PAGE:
Target of Rapamycin (TOR) is an evolutionary conserved pathway in eukaryotes for growth and proliferation. TOR pathway plays an important role for growth homeostasis by coupling nutritional and growth factor availability and cellular stress levels to both temporal and spatial aspects of growth. Aberrant TOR signaling results in dysregulation of growth leading to a number of human pathologies such as Tuberous Sclerosis, Peutz-Jegher's syndrome, cancers and neurological diseases such as Alzeihmer's. Inspite of the importance of TOR-mediated growth, there are a number of unanswered questions in the pathway such as unknown regulators and effectors of TOR and how exactly amino acids are sensed by TOR pathway. In order to understand the complexity of the TOR pathway and gain answers to some of the questions in the pathway, we undertook forward and reverse genetic approaches to identify novel positive regulators in the TOR pathway using Drosophila as a model. Our studies identify Rag GTPases to be important for amino acid sensing and upregulating TOR activity. We also present a possible mechanistic model for how Rag-GTPase mediated amino acid sensing may activate TOR pathway. The positive regulators identified in this study have aided our understanding of the important process of amino acid sensing at a cellular level and have contributed to furthering our knowledge of the TOR pathway.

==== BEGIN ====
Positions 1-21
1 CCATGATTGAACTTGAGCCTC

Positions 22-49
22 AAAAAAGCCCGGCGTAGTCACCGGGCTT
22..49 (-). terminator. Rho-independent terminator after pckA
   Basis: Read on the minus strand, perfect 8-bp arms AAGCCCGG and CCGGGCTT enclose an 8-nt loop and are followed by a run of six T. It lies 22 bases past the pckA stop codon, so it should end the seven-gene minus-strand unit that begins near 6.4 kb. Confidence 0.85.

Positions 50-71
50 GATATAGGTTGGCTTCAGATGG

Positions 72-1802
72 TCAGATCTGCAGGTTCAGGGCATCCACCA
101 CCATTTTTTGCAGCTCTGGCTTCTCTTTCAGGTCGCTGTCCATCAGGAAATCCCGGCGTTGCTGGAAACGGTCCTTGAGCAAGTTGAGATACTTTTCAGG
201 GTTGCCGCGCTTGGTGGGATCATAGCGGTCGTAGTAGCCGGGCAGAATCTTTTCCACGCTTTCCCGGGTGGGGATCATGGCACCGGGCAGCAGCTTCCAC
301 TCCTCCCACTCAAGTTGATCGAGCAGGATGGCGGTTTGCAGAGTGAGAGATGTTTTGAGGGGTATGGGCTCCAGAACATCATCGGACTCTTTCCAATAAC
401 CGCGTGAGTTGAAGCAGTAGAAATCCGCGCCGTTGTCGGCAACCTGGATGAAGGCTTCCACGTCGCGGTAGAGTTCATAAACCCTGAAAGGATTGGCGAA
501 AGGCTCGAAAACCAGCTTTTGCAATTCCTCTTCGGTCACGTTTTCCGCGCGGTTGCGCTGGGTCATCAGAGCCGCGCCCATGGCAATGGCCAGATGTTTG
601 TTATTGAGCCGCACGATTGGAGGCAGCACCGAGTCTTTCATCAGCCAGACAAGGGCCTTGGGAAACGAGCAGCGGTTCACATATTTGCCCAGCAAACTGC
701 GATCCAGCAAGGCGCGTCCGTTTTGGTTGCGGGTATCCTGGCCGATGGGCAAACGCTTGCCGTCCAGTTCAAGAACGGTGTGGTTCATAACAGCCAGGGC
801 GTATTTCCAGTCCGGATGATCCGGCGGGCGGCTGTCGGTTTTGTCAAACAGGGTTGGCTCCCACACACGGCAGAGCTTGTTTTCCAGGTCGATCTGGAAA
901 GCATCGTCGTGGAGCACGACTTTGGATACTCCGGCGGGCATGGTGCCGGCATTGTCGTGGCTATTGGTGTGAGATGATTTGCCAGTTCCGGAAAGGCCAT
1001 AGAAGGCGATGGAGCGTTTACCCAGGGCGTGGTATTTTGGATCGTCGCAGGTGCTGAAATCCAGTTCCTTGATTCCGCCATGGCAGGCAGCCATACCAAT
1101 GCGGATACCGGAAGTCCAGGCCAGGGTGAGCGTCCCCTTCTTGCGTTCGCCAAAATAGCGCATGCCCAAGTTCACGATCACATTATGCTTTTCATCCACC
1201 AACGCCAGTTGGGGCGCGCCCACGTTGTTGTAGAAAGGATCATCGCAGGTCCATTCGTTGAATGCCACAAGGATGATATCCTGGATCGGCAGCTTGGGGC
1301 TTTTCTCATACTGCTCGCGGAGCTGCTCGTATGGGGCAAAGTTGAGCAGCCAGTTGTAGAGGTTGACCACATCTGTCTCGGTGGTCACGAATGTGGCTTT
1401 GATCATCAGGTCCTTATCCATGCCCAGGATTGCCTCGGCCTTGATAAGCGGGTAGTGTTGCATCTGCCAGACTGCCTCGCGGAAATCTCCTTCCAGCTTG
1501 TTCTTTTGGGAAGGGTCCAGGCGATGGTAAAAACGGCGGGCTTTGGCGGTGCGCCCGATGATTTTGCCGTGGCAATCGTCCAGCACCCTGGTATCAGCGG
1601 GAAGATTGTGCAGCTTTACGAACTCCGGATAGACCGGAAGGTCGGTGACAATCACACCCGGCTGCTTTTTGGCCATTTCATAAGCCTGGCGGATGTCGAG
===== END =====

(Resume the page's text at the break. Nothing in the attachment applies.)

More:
University of Minnesota Ph.D. dissertation. December 2008. Major: Molecular, Cellular, Developmental Biology and Genetics. Advisor: Dr. Thomas P Neufeld.1 computer file (PDF); v, 169 pages, appendix 1.
Identification and characterization of novel positive regulators of the Target of Rapamycin (TOR) pathway in Drosophila melanogaster.
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